The captured Nicaraguan "military man" who Secretary of State Alexander M. Haig Jr. told Congress yesterday was proof of Nicaraguan intervention here was identified today as either a newly trained future guerrilla platoon leader or an innocent student trying to go home.
Whatever he is, he is no longer in Salvadoran custody but in the Mexican Embassy, where he has asked for political asylum.
Until Monday, National Police Chief Col. Carlos Reynaldo Lopez Nuila said at a press conference, the police were questioning a young man who had been arrested Feb. 20 or 21 as he was coming through customs at Chinamas on the Guatemalan border. He confessed to having gone through guerrilla training in Mexico, Lopez Nuila said, and was being taken on Monday to the Mexican Embassy to spot a collaborator there when he "was grabbed" by people inside the embassy.
Other Salvadoran officials said interrogation revealed that the Nicaraguan clearly was a ranking official of the ruling Nicaraguan Sandinista National Liberation Front, sent to lead Salvadoran guerrillas.
In a statement from Mexico City, the Mexican government denied that version. Undersecretary of Foreign Affairs Alfonso Rosenzweig Diaz said the Nicaraguan is a student at the Autonomous University of Nuevo Leon in Monterrey, Mexico, who was traveling home by road during a semester break. Rosenzweig, and later statements by the Foreign Ministry spokesman, said the student had been "detained at the border, taken to San Salvador and interrogated. He then convinced the police that he had a 'contact man' in the Mexican Embassy" whom he was willing to turn in.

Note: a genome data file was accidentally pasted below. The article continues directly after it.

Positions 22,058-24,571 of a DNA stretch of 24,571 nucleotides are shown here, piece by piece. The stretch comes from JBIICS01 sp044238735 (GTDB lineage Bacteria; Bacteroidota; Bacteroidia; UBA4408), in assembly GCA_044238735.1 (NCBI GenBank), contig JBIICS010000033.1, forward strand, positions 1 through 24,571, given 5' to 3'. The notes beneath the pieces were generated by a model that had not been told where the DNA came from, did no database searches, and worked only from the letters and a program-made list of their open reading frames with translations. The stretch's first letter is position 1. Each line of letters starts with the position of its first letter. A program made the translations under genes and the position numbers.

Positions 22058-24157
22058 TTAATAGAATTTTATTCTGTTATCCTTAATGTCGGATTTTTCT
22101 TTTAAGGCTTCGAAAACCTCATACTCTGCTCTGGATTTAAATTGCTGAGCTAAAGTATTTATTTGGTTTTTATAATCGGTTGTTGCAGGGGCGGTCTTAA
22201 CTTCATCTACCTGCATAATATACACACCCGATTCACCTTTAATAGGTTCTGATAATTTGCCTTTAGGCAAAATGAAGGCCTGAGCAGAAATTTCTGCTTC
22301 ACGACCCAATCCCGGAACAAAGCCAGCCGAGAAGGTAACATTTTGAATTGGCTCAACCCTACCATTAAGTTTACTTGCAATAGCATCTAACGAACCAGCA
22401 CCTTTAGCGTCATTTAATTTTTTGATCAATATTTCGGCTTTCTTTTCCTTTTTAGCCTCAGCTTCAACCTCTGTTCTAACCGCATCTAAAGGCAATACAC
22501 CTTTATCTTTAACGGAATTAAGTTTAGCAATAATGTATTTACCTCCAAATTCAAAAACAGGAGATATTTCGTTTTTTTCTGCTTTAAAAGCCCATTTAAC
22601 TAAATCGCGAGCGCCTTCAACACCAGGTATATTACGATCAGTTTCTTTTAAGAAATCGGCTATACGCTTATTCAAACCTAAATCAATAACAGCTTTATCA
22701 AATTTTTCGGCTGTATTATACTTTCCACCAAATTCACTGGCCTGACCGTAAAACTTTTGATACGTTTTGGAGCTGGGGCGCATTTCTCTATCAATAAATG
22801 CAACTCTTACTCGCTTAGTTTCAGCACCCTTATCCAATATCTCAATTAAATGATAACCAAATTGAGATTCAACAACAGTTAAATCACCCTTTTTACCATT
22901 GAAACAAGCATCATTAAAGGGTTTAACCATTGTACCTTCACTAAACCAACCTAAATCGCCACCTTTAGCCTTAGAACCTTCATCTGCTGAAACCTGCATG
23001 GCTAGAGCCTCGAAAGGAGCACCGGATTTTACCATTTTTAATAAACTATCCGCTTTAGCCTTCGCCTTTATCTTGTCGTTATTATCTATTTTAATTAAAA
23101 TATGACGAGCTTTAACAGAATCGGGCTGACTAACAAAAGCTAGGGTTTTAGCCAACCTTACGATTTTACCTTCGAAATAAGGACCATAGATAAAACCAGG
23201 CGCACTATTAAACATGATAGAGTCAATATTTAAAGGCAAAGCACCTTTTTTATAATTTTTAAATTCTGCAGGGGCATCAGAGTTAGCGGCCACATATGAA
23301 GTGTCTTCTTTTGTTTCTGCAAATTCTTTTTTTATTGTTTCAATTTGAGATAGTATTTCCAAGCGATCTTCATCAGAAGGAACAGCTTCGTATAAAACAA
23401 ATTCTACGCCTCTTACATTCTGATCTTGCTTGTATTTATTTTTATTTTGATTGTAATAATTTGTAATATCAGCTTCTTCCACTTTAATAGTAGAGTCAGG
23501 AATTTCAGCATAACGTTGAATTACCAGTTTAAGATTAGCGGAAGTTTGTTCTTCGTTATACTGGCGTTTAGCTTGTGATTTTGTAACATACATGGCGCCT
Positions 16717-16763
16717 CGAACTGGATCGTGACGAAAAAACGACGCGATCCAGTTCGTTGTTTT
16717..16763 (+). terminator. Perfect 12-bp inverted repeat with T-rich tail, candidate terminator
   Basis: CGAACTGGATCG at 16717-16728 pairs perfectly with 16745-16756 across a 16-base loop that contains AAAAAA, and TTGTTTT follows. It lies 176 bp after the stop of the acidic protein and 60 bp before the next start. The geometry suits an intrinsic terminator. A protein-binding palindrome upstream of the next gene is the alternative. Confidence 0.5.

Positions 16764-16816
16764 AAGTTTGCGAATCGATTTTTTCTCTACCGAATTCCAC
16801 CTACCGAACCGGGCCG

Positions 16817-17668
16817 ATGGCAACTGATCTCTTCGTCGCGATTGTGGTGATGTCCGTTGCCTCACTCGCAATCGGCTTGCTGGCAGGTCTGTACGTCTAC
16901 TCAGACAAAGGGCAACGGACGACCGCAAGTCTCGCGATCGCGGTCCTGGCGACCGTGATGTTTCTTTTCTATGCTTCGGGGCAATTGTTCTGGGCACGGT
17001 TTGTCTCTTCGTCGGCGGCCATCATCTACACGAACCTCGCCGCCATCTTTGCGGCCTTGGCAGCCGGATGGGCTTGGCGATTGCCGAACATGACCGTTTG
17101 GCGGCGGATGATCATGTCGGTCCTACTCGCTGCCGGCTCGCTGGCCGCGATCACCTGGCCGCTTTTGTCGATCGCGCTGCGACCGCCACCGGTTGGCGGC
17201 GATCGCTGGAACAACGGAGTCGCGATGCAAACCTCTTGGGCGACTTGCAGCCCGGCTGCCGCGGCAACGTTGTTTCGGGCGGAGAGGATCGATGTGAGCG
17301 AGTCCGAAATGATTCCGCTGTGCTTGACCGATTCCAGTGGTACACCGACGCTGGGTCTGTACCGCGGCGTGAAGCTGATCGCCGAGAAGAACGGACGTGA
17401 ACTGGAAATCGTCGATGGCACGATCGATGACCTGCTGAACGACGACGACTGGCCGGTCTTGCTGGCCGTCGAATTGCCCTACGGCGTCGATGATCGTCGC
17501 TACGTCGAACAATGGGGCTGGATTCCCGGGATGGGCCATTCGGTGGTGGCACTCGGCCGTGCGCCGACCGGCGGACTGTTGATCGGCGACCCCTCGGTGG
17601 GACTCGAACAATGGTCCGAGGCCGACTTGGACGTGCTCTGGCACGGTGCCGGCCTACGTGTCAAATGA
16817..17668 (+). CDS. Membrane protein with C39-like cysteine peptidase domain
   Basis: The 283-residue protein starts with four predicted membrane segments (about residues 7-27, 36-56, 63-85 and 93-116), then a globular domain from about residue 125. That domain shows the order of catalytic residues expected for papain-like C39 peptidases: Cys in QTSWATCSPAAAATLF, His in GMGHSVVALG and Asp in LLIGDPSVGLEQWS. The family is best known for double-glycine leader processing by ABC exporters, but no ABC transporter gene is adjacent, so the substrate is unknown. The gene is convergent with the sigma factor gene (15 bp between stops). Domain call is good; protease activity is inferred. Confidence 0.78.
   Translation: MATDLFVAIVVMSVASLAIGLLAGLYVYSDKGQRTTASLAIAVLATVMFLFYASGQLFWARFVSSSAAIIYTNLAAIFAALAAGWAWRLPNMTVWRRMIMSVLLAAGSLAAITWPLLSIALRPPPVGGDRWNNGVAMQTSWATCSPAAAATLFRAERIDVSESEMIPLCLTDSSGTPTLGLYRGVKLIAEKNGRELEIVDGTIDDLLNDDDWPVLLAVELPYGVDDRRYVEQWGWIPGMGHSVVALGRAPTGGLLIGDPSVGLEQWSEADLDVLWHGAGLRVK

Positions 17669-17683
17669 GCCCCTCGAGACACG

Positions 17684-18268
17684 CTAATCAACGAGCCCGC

Taken to the embassy on March 1 by two security officials, the Mexicans said, the Nicaraguan, who was identified in all versions of the story as named Ligdamis Anaxis Gutierrez, broke away from them, banged on the door and told Mexican Charge d'Affaires Carlos Eduardo Amezquita that he was a Nicaraguan seeking asylum. Amezquita then barred the door to the pursuing Salvadorans, the Mexicans said. Gutierrez, the Mexican spokesman said, "was not pulled in the door by anybody."
The Mexicans said they had verified Gutierrez's student status with the rector of the Monterrey university and had, on the same day the Nicaraguan arrived at the embassy, informed the Salvadoran Foreign Ministry of his presence and requested that he be permitted to leave under diplomatic protection.
Mexico, which has advocated a negotiated solution to the Salvadoran conflict, has strained relations with the government here and maintains only a skeleton staff of three embassy officials. The Mexican Foreign Ministry said that two Salvadorans are also currently in the embassy, seeking asylum.
What has emerged as a somewhat confusing situation began yesterday, when Haig told a congressional subcommittee that the Salvadoran government had "today for the first time" captured "a Nicaraguan military man . . . sent down by the" Sandinistas to help run the military operation of insurgent guerrillas who are trying to overthrow the military-backed junta here. He said this was "unchallengeable evidence" and part of the "overwhelming and irrefutable proof" the U.S. government has to back its case for increasing aid to the Salvadorans.
Yesterday evening, however, CBS News quoted Salvadoran Defense Minister Jose Guillermo Garcia as saying that the Nicaraguan cited by Haig had been "snatched away" when he was taken to the Mexican Embassy to identify a suspected embassy contact with the Salvadoran rebels. Garcia said the Nicaraguan had been captured "three or four days ago."